Bill Moyers

Had a particularly interesting show this week, about they way Hillary Clinton is seen/treated online and in the media for the first half, about Mitt Romney's Come To Jesus Moment in the second half.

BILL MOYERS: And you can't use your uterus and your brain. That's the old argument, right? You can't be caring and tough. That's the old argument against women, right?

KATHLEEN HALL JAMIESON: Well, and at one time there was actually an argument that if women became educated, they would become infertile. There was also, for a long period of time, serious penalties for women who tried to speak in public. And the residue of this is a language that suggests that women in power cannot be women and be in power. And as a result, as Hillary Clinton certifies herself as being tough enough to be president, competent enough to be president, these attacks say then she can't be president because she's not actually a woman. And you can't trust someone who is that inauthentic. So underlying this and underlying the vulgarity and underlying the assertions of raw sexual violence is deep fear about a woman holding power.

But I'm not sure that it's only about that with Hillary Clinton because Hillary Clinton has been attacked as long as she's been in the public sphere. She came into national public awareness with the candidacy of Bill Clinton. Some of this coincides with attacks on liberals and Hillary Clinton as a liberal woman. Some of this coincides with original attacks when she was in the White House and what was framed as exercise of unelected power. And one of the questions that-- I find interesting is this hypothetical. Let's say if Elizabeth Dole was this far along in the polls for the Republican nomination. Would she be subject to the same kinds of attacks? And I think the answer is no.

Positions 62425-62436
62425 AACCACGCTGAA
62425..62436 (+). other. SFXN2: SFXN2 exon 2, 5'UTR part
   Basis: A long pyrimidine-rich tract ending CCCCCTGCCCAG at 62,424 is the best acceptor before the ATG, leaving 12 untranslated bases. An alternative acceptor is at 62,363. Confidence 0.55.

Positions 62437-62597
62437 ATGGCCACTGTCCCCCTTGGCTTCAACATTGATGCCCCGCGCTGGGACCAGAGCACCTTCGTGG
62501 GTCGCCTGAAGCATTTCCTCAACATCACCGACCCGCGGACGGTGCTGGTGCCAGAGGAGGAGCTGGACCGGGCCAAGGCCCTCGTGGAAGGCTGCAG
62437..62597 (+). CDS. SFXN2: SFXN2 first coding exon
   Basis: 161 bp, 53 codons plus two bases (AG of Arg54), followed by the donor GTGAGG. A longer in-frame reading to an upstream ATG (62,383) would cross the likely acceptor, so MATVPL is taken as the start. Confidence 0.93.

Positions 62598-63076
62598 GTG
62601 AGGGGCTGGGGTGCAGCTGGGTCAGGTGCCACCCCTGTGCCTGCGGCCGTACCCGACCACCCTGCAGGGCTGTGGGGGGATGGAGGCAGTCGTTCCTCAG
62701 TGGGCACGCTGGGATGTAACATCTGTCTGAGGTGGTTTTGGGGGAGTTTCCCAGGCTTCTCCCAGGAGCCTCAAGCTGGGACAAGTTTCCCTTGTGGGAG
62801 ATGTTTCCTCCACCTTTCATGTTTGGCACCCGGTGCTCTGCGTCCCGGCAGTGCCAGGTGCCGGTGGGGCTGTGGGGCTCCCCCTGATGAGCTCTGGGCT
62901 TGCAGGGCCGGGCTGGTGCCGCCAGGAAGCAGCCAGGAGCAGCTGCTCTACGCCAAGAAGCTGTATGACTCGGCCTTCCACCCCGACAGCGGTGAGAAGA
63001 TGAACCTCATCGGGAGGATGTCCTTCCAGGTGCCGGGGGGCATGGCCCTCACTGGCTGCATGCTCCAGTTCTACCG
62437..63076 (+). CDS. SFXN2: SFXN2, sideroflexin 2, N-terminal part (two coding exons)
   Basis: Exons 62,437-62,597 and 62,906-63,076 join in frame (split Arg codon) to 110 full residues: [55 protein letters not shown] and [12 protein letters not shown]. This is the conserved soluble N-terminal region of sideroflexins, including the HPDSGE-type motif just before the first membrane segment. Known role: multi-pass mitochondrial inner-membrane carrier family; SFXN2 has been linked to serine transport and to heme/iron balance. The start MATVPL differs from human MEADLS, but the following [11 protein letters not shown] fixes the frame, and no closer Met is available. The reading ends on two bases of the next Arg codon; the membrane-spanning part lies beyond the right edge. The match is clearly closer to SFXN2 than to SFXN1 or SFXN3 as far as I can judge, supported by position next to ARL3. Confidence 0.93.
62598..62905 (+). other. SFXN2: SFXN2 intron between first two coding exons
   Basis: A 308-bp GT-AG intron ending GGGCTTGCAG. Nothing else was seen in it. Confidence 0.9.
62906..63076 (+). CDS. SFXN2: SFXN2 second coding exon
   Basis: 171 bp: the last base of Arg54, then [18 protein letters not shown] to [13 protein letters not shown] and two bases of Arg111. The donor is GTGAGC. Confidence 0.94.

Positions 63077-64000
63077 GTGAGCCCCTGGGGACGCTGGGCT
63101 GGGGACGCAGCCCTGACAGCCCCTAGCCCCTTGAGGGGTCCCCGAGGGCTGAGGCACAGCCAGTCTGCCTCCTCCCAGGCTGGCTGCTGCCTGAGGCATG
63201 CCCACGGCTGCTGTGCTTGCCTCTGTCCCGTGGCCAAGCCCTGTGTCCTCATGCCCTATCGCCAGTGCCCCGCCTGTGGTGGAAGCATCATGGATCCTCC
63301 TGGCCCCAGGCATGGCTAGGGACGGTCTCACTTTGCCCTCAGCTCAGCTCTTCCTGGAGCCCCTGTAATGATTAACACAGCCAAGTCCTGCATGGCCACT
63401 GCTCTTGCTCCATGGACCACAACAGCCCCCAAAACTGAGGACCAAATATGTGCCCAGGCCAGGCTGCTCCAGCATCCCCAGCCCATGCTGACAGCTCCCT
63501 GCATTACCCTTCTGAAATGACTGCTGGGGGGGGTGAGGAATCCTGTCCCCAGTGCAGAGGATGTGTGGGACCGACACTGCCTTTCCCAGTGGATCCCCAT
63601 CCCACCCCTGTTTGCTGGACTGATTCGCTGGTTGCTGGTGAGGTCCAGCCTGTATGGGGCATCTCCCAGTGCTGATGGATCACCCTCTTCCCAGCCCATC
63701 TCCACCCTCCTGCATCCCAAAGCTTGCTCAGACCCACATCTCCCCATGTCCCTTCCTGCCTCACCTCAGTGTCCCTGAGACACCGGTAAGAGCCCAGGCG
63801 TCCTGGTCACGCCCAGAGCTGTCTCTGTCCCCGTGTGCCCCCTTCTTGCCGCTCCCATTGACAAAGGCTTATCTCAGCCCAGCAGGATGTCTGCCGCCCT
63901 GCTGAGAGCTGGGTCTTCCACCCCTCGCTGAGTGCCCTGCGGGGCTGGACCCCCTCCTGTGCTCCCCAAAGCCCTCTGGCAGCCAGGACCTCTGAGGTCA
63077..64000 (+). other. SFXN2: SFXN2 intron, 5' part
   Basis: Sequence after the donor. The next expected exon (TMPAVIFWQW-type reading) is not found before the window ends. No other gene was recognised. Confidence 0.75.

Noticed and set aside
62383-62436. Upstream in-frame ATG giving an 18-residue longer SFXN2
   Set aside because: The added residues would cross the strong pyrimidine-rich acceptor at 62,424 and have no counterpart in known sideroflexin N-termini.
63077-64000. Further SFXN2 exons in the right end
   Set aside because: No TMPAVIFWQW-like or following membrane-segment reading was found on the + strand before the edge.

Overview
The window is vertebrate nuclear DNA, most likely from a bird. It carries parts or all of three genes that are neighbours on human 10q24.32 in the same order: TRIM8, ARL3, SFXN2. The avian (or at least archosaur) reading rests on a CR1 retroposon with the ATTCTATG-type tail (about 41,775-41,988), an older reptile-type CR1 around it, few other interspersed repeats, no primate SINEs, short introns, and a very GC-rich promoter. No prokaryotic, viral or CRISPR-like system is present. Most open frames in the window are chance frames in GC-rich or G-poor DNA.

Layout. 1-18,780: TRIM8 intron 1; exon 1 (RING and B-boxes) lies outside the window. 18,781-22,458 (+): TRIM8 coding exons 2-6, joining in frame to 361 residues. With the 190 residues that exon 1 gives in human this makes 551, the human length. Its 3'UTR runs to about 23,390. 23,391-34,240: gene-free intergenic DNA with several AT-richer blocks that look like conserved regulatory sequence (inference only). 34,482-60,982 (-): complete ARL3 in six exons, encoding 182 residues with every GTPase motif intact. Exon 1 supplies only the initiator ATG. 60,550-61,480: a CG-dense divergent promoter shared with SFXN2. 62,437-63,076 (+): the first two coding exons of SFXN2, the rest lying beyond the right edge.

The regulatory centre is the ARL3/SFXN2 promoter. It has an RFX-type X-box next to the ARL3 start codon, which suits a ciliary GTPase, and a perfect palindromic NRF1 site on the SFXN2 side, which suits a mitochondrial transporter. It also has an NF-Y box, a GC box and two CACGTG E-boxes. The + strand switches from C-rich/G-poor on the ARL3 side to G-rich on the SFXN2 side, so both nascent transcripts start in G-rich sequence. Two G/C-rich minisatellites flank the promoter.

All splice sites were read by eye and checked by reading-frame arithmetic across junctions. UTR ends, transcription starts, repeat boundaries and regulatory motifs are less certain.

BILL MOYERS: Let me show our audience some of those attacks. But let me also say that you can, as a scholar and historian and a journalist, discuss this avalanche of misogyny directed at Hillary Clinton without endorsing her campaign, right?

KATHLEEN HALL JAMIESON: Yes.

BILL MOYERS: And you're not endorsing any candidate, as I understand it--

KATHLEEN HALL JAMIESON: No, I'm--

BILL MOYERS: --nor am I.

KATHLEEN HALL JAMIESON: Yeah, actually, I've been studying the way in which women are characterized when they move into leadership positions before Hillary Clinton moved into leadership position.

BILL MOYERS: And what was that book you wrote?

KATHLEEN HALL JAMIESON: Book was called BEYOND THE DOUBLE BIND: WOMEN IN LEADERSHIP. And these kinds of attacks have actually been deployed against women as they began to run for public office in the United States before. So the assertion that a woman would have to be childless or she couldn't be voted into office because if she were in office, she would neglect her children. But a man elected to office would not neglect his children. Men were supposedly going to be taking care of children. Long-lived attack.

In unrelated news, you should read the Nobel Peace Prize acceptance speech.

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